TASMANIA v. NEW SOUTH WALES. LARGE SCORING. [Newspaper Article] — Examiner — 2 January 1900
TASMANIA v. NEW SOUTH WALES. LARGE SCORING. The match Tasmania v. New South Wales was continued to-day, when the weather was oppressive. The wind blew with hurricane force, a regular brickfielder, until 2 p.m., when a de- Iightful sea breeze got up, and tempered the heated atmosphere. Apart from Gatehouse, who carried his score from 52 to 105, and played in excellent form, the balance of the team made no stand, and the innings closed for 420. The bowling of the visitors was consistent, but not difficult. The batting of Duff and Evers at first was streaky, but when they got set they gave an excellent exhibition of all round hitting, Evers making 24 fours in his 138. Windsor bowled well, but without luck. Eady was most effective with the ball. The fielding of some of the Tasmanians was execrable, and several catches were missed; but for this a different complexion would have been put on the game. Play was resumed at 11 a.m., Gate- house, not out 52, being joined by Haw- son, who recei...
WINSTON CHURCHILL. [Newspaper Article] — Examiner — 2 January 1900
WINSTON CHURCHILL. Several portraits of Mr. Winston Churchill, whose name is now upon every lip, have appeared in the evening papers, but none of them (writes a cor- respondent) are in the least recognis- able as the original. Mr. Churchill is a fair man, with a clean shaven face, sandy-coloured hair, and a pale com- plexion. He holds himself with a distinct stoop, has almost a slouch in his walk, and hardly betrays the ap- pearance or gait of a soldier. In his school-days at Harrow, Mr. Churchill exhibited but few premonitions of com- ing fame, and was neither intellectually nor socially distinguished. He made no mark among his contemporaries, and the comparatively few who knew him regarded him as entirely devoid of promise. On leaving Harrow and joining the 4th Hussars, Mr. Churchill was still, for some time, unappreciated, and his name appeared probably for the first time in print in connection with the hustling of a brother officer by the subalterns of the regiment, which drew f...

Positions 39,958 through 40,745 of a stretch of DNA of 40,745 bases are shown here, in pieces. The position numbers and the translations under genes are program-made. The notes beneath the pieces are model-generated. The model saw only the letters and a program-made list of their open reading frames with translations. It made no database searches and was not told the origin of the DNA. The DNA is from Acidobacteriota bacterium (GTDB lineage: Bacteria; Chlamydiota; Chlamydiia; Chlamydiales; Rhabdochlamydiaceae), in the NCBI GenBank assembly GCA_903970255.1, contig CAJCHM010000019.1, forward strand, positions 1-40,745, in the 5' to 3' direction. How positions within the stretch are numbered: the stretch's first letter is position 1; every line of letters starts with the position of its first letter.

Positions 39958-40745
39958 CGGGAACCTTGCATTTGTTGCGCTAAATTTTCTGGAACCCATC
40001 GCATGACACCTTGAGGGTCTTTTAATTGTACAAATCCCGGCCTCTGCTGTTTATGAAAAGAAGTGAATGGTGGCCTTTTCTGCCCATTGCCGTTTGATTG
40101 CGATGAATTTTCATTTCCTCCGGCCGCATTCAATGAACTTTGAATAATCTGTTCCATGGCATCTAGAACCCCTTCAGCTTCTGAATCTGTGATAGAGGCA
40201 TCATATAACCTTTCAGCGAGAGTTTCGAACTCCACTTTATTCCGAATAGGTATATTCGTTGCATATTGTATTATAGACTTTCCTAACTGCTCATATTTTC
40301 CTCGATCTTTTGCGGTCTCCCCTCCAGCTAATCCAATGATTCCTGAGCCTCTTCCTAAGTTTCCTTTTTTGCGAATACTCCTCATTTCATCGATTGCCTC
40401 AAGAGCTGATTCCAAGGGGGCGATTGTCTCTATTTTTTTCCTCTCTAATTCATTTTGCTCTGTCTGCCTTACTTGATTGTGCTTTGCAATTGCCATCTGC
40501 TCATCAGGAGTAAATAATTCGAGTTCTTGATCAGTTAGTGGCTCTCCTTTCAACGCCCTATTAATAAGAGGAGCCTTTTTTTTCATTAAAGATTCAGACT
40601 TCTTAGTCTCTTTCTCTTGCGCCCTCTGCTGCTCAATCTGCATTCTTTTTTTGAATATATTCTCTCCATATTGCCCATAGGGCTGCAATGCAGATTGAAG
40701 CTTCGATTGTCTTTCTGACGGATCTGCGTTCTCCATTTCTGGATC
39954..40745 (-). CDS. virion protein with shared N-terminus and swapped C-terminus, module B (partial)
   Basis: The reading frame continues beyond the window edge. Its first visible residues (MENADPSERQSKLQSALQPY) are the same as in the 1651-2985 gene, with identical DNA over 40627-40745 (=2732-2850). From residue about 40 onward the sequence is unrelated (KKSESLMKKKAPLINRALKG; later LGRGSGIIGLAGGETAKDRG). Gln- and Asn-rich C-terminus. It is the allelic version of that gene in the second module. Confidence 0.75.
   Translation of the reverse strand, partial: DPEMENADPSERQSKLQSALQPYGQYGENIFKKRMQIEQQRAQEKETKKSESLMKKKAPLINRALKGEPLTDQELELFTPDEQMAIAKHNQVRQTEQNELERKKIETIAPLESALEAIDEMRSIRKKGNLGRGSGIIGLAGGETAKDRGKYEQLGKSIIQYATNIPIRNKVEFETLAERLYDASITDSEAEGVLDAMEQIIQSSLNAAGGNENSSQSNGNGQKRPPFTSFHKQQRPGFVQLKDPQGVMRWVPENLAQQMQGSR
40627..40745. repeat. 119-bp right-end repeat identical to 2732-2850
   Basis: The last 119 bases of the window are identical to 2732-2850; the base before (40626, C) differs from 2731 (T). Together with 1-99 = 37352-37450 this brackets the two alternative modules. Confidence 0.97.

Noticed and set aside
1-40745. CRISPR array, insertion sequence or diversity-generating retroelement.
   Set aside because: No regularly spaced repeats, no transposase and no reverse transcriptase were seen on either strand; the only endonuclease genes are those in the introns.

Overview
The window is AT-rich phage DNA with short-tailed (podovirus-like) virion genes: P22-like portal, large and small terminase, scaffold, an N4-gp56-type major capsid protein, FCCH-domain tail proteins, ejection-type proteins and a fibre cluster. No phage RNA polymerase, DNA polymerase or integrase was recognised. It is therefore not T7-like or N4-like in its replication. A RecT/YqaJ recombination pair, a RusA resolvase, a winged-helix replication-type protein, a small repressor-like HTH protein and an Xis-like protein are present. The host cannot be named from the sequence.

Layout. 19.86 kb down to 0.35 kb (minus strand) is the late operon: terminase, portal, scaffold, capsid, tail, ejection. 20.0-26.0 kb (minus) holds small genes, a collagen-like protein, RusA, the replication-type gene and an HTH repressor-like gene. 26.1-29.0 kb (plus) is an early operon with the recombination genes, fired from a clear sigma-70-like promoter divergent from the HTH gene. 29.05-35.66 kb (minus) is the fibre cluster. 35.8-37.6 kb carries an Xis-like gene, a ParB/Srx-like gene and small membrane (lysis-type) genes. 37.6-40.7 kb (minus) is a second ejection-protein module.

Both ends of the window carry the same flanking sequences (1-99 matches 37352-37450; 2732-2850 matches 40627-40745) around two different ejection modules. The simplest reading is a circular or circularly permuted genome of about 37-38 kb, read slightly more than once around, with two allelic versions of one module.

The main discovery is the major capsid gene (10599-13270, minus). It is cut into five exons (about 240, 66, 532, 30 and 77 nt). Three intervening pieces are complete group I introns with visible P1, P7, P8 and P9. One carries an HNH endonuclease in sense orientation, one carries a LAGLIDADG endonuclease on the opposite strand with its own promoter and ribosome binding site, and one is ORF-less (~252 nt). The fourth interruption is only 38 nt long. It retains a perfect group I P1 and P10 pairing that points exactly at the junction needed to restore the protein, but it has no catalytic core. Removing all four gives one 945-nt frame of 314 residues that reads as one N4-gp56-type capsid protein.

LADIES' BRACELET STAKES. [Newspaper Article] — Examiner — 2 January 1900
LADIES' BRACELET STAKES. Welter handicap, six furlongs. For all ages. Value of 23 sovs. Bracelet value 15 sovs. first; bracelet, 5 sovs., second; bracelet, 3 sovs., third. No- minations to be in ladies' names. 86-Mrs. A. T. Gibson ns Dawn, The Assyrian-Beeswing, 10.10 (Mr. Har- rison) ............................... 1 163-Miss Cissie Fox as Bombadier (late Opal), 8.5 (Bailey) ... . 2 263-Miss Jones ns Nonnette, 9.7 (M. Pearce) ...... .....3 Others:-237-Bunyip, 42-Lena, 186 Massena, 49-Aberdeen, 25-Flirt, 63-Tara, 12-Miss Granville. Massena and Bunyip were left at the post, and the former never got going. The latter was pushed by its rider through the crowd, till at last he held third place, Mr. Griffiths, his jockey, riding a grand race, and being only beaten for a place in the final by being bored into the fence. Nonnette was the first to draw out of the ruck, and led the field a merry dance till the home turn was reached, when Dawn ran into premier position, and won by a couple of...